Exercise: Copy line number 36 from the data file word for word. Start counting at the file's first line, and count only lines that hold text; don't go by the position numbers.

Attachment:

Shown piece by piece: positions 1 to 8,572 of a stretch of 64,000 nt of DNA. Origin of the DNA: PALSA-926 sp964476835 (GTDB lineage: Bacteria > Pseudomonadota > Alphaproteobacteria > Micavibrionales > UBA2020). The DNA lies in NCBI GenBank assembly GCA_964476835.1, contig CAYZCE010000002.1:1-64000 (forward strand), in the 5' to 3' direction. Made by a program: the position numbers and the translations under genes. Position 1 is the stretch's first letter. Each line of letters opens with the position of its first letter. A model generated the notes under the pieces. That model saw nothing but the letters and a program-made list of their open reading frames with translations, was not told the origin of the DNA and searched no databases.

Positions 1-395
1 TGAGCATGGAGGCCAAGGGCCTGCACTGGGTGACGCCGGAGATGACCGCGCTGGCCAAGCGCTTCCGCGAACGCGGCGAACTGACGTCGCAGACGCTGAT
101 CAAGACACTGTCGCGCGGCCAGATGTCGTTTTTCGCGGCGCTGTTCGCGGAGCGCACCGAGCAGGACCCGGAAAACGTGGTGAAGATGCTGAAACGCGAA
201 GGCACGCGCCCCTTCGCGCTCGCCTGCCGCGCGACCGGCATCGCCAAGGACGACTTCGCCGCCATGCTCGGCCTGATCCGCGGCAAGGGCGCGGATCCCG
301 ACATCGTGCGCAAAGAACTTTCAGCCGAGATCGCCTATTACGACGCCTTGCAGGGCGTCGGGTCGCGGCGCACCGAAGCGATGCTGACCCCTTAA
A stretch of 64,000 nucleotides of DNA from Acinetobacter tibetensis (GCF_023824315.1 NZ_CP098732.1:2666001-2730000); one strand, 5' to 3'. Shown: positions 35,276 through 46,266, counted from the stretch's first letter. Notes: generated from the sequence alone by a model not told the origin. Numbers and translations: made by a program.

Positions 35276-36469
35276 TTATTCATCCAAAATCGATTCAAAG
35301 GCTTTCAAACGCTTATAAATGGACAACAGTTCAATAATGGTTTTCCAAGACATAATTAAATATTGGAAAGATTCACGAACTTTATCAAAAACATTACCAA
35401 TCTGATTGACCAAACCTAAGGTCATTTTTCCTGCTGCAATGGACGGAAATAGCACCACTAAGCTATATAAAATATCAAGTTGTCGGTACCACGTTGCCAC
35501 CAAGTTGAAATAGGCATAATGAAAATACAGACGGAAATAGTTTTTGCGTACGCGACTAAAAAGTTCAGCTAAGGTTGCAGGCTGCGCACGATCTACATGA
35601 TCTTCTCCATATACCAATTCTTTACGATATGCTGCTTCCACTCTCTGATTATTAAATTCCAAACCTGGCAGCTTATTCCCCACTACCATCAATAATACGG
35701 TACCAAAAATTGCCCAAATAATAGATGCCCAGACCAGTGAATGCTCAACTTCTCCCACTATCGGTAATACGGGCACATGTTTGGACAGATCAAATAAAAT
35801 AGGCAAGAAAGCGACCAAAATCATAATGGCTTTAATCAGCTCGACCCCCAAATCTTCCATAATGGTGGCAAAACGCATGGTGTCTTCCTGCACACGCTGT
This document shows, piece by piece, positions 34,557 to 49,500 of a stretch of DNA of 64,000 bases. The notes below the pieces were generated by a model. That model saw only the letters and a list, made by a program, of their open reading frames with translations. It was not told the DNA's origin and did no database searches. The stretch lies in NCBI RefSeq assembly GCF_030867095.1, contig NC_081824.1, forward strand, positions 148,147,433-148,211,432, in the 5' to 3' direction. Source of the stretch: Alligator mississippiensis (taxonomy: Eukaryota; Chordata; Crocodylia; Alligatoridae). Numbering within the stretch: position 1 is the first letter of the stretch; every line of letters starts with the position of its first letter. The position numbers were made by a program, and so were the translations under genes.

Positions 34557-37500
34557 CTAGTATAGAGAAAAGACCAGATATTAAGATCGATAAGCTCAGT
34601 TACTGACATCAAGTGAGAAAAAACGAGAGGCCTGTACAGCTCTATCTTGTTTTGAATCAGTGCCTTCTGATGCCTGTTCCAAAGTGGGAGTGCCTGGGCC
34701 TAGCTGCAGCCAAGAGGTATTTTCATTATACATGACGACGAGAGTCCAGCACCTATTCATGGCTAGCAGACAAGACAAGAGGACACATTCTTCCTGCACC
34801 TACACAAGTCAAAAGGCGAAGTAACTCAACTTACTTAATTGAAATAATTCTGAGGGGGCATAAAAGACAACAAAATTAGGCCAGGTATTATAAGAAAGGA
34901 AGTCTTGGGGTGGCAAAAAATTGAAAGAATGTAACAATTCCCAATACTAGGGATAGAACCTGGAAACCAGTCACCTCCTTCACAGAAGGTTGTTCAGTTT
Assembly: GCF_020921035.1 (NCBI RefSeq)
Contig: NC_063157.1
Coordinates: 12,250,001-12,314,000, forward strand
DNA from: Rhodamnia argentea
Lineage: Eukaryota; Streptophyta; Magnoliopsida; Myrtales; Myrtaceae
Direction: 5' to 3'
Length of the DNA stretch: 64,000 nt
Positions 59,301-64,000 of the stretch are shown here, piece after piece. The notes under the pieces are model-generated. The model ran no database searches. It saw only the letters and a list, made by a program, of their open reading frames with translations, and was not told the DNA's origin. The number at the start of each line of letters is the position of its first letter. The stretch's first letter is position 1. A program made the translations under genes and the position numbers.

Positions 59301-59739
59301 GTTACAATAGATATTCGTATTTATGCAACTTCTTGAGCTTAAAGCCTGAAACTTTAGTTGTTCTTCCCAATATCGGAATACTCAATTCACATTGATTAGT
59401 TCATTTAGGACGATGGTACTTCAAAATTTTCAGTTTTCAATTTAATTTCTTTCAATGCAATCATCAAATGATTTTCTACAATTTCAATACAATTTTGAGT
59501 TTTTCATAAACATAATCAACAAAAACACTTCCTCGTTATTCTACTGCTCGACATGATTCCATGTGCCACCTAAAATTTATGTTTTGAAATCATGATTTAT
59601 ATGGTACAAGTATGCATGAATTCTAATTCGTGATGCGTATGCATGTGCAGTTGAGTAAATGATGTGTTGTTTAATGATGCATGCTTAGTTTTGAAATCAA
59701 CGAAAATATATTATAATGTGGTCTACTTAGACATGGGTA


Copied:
59701 CGAAAATATATTATAATGTGGTCTACTTAGACATGGGTA